As the disastrous consequences of climate change become increasingly apparent worldwide, it is important to address the way vulnerable groups are particularly impacted. During Geneva Peace Week, the Environmental Committee of the Graduate Institute of International and Development Studies, and the Inter-Parliamentary Union, with support from the Quaker United Nations Office (QUNO), gave voice to experts on climate justice, vulnerable populations and decision makers working to include climate justice concerns in national and international policies through the event “Creating a Future for All: Climate Justice and Peacebuilding”. The event highlighted the importance of integrating gender in all aspects of climate change work and peacebuilding, the multiple ways climate change impacts peace internationally, and the necessity of public participation in all climate change and peace-building processes.
QUNO, under the Friends World Committee for Consultation, is the only faith-based organization accredited as an observer to the Intergovernmental Panel on Climate Change (IPCC), which collates the most recent climate science findings to advise all countries. While government representatives cannot change the underlying scientific text in the reports, they can negotiate language in the Summary for Policy Makers (SPM), so long as the integrity of the findings is not affected. From the 19th to the 24th of September states gathered in Monaco to discuss a special report which focused on the state of the ocean and the cryosphere, which refers to places on earth where water is in solid form such as glaciers, permafrost, and ice sheets. This report was particularly significant as it explicitly discussed some of the processes already occurring due to climate change, such as coral bleaching, ocean acidification, and glacial melting, alongside future projections of further change.
Lindsey Fielder Cook, QUNO’s representative for the Human Impacts of Climate Change programme, made a number of interventions concerning adaptation limits, human impacts and permafrost melting, and worked with negotiators to ensure the rights language of public participation in climate policy was included. This report contains significant urgency for it is speaking to what many are already experiencing, particularly those most vulnerable such as the inhabitants of Small Island Developing States and indigenous Arctic communities. The report highlighted the difference between urgent action to reduce greenhouse gas emissions – manageable change – and continuing with insufficient action – unimaginable and unmanageable change to glaciers, biodiversity and marine life, and the ability of access to drinking water for billions of people. the report urges international action.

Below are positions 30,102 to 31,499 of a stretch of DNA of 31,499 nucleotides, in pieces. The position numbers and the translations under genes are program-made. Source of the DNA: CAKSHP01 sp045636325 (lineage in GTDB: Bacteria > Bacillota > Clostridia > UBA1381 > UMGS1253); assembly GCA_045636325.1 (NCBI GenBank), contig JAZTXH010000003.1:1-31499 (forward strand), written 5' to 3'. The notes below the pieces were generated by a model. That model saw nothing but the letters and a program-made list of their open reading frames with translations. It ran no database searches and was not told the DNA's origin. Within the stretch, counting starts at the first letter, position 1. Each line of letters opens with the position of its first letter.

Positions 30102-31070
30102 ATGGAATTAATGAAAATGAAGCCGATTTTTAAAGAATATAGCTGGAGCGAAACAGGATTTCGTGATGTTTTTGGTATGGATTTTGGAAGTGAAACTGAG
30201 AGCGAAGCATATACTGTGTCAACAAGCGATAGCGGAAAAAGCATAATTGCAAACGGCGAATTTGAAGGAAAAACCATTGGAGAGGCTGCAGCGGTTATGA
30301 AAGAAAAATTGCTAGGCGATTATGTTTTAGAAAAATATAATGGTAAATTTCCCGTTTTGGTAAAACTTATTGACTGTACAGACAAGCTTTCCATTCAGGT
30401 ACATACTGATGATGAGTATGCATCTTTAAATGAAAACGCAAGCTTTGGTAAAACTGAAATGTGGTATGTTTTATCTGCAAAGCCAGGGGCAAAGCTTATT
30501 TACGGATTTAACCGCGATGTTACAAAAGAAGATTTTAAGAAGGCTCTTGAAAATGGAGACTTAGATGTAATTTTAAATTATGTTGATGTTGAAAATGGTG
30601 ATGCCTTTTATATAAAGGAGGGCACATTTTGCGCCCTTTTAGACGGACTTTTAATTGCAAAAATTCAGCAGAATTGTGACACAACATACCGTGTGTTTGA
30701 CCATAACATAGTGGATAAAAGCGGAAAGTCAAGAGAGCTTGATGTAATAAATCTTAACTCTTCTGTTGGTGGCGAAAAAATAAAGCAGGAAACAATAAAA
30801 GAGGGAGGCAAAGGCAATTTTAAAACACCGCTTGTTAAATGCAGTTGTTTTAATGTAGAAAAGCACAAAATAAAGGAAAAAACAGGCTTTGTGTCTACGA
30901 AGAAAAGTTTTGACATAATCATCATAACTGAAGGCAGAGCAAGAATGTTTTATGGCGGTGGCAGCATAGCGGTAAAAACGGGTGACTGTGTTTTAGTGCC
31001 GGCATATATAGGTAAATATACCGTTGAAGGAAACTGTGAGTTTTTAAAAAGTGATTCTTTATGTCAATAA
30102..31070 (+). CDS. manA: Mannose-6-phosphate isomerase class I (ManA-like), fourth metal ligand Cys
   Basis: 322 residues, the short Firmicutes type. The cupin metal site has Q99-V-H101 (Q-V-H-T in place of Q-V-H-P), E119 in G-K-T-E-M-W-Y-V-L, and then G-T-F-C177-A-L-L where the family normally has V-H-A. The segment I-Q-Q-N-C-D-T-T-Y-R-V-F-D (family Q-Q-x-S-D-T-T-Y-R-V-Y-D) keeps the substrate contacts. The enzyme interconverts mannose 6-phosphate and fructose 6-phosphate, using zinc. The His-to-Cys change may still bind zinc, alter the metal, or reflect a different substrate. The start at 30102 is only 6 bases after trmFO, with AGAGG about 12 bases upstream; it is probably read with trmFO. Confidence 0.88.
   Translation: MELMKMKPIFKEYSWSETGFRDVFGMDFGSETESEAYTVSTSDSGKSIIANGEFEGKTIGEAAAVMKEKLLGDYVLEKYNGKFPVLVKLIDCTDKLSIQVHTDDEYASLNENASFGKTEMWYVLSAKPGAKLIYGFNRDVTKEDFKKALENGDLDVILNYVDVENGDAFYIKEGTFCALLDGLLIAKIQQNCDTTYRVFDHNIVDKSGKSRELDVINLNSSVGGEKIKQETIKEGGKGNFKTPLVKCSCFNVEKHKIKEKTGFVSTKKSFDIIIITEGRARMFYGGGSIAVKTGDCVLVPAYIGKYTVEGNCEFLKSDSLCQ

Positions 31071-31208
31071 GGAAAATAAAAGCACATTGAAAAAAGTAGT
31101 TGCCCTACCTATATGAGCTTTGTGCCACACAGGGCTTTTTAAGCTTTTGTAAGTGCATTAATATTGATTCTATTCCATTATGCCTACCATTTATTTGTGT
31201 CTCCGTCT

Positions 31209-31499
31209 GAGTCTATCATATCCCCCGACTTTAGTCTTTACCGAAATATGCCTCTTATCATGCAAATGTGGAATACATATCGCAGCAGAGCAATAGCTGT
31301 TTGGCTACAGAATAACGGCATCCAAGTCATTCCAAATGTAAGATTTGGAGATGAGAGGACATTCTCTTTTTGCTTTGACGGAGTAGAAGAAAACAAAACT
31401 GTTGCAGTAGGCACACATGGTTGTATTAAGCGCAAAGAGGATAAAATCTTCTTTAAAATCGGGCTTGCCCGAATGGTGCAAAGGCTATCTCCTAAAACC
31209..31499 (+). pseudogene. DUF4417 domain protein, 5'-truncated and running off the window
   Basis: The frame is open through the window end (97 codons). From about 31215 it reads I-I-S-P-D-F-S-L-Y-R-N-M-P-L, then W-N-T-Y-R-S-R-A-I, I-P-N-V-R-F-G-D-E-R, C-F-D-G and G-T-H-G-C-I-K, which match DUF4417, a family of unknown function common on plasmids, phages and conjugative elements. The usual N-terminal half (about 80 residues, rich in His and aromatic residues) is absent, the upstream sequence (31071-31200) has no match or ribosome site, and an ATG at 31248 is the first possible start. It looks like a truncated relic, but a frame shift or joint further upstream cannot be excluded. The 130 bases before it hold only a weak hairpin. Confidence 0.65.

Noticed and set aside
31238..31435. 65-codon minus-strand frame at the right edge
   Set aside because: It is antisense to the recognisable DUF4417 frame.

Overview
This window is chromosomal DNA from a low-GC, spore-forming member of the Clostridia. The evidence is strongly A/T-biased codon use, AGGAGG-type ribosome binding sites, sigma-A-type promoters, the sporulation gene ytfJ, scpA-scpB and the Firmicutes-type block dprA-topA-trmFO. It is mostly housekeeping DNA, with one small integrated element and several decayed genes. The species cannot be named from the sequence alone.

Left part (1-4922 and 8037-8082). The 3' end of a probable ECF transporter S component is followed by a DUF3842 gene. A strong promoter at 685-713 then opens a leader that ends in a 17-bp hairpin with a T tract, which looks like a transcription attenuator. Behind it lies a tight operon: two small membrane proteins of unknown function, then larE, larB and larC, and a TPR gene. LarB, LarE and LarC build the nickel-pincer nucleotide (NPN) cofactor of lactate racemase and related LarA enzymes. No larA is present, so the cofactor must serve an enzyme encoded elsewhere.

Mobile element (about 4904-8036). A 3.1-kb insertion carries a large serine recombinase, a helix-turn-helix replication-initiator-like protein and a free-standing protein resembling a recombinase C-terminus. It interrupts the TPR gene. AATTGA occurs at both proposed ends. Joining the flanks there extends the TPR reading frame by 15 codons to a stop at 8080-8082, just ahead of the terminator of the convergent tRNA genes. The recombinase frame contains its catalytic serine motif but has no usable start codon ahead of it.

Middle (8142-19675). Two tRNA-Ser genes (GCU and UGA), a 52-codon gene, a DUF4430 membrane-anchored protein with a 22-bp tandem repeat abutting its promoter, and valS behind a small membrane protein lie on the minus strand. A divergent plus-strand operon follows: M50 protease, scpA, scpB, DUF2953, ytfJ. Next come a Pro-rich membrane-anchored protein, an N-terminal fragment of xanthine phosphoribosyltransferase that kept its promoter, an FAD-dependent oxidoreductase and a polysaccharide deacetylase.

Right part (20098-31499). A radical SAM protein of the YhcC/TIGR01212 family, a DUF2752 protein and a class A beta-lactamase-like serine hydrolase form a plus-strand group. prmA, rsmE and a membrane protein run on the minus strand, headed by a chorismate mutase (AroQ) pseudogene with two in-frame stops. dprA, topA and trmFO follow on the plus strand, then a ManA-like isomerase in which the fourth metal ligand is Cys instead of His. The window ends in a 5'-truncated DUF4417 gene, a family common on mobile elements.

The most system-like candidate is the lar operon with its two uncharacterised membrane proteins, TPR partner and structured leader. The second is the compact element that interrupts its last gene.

QUNO, under the Friends World Committee for Consultation, is the only faith-based organization accredited as an observer to the Intergovernmental Panel on Climate Change (IPCC), which collates climate science findings to advise all countries. While government representatives cannot change text in the reports, they can negotiate language in the Summary for Policy Makers (SPM), so long as the integrity of the findings is not affected. Negotiation can result in weakening SPM language. At the recent IPCC meeting on Land, QUNO’s Representative for Climate Change, Lindsey Fielder Cook, sought to protect language on sustainable and restorative behavior (diet, farming, consumption, restoration/regeneration of eco-systems) and consequences to insufficient action to reduce greenhouse gas (GHG) emissions. She summarized the Report’s main messages as: 1) land is currently absorbing (sink) some 20% of GHG emissions, 2) land degradation must be reversed and overall GHG emissions reduced, and 3) without this, land will become a GHG emission ‘source’, leading to irreversible eco-system collapse and ‘substantial additional GHG emissions from ecosystems that would accelerate global warming’.